Phongsali is way up in the North of Laos, a pretty big deviation from our route which had taken us down South a bit and it didn't make loads of sense to go back up North but we had heard good things about Phongsali and were quite keen to escape the hoards of tourists that we had come across! The bus journey took 20 hours in a clamped out old local bus and involved a flat tyre, but it wasn't too bad as we were pretty much the only passengers so there was plenty of room! Phongsali was as we had hoped - very quiet and barely any tourists (I think there were 5 of us in the whole town). It's quite high up in the hills and so it was cooler than the rest of Laos that we'd seen. We had a good couple of days walking around the area before heading to Hatsa, just 25km away but it took 90 minutes in a tuk tuk full of lots of wood and beerlao and not many passengers.

We had already been warned by an American ex-marine that we had met that Hatsa was pretty basic in terms of accommodation. There was just the one guesthouse run by an old lady who showed us to a wooden room with some sheets on the floor and a mosquito net, she didn't speak any English but was able to mime to us that for toilet and washing we must use the river. There weren't really any restaurants either - we ate instant noodle soup for lunch, dinner and breakfast! We got a 6 hour boat down the river to Muang Khua the next morning and then a bus from Muang Khua to Oudomxai which is not much more than a transport hub, we didn't venture far from the bus station (our guesthouse was right across the road) but we had some good barbecue chicken and sticky rice for dinner with some other travellers we'd met.

From Oudomxai we got a bus to Nongkhiaw, a village on the Nam Ou river, where we found a bamboo hut to stay in that had a hammock on the porch that looked out over the river with the limestone mountains behind. It was very peaceful and beautiful and the river was good for swimming in with the local kids. We visited a big cave where the villagers had lived for some time in order to shelter from bombs in the war. Two local boys took us to see some caves further on, but these weren't as good and we picked up several leeches on the way! By this point we had entered rainy season so there were thunderstorms and downpours every day, but they didn't really stop us doing anything as they normally only lasted a couple of hours and tended to be in the late afternoon and at night. We still had to wear plenty of suncream!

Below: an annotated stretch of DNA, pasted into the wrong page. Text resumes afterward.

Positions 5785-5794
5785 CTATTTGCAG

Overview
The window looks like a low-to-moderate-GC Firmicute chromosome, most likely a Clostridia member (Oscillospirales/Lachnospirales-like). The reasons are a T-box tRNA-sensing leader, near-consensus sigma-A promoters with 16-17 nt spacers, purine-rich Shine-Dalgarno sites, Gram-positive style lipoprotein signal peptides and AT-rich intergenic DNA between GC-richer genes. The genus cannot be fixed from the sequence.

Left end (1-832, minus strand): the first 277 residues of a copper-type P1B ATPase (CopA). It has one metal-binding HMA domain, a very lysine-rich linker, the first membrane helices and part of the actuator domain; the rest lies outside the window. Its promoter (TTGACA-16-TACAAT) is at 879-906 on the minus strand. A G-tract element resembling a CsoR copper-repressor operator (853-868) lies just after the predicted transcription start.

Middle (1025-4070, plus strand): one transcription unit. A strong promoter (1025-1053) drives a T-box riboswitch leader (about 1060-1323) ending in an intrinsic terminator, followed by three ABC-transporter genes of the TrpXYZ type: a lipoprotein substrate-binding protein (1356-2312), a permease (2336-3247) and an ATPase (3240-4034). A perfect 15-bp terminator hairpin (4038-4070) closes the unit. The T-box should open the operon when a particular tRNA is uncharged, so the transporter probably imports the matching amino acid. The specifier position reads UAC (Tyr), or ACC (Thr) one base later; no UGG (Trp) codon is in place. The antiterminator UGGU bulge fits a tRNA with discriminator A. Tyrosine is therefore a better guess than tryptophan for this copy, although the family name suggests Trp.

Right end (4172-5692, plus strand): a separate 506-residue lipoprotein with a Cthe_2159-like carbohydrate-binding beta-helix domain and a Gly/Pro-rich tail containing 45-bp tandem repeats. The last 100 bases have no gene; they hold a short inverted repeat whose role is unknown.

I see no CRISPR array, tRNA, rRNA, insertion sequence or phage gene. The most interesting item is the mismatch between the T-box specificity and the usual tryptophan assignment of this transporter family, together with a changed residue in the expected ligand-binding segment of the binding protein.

We moved on to Vang Viang, a traveller hotspot. Here we rented a bike and went to see a big cave that turned out to be 7km long, but our headtorch batteries didn't take us very far in! It also had a lovely clear lagoon to swim in. We also went tubing down the river. There are many bars along the way to stop for some drinks which have high up trapezes and zip wires into the river, made by the locals and could only be allowed in a place like Laos! Eddie pretty much tried them all, including a big waterslide at the end. It wasn't far from Vang Viang to Vientiane, the capital. Its a nice quiet capital city as capital cities go but we didn't want to spend much time in cities. We ended up staying 2 nights in order to get our Thai visa. They were giving 2 month visas out for free at the time which worked out much better than buying the visa on the border as you can only get a 15 day visa this way.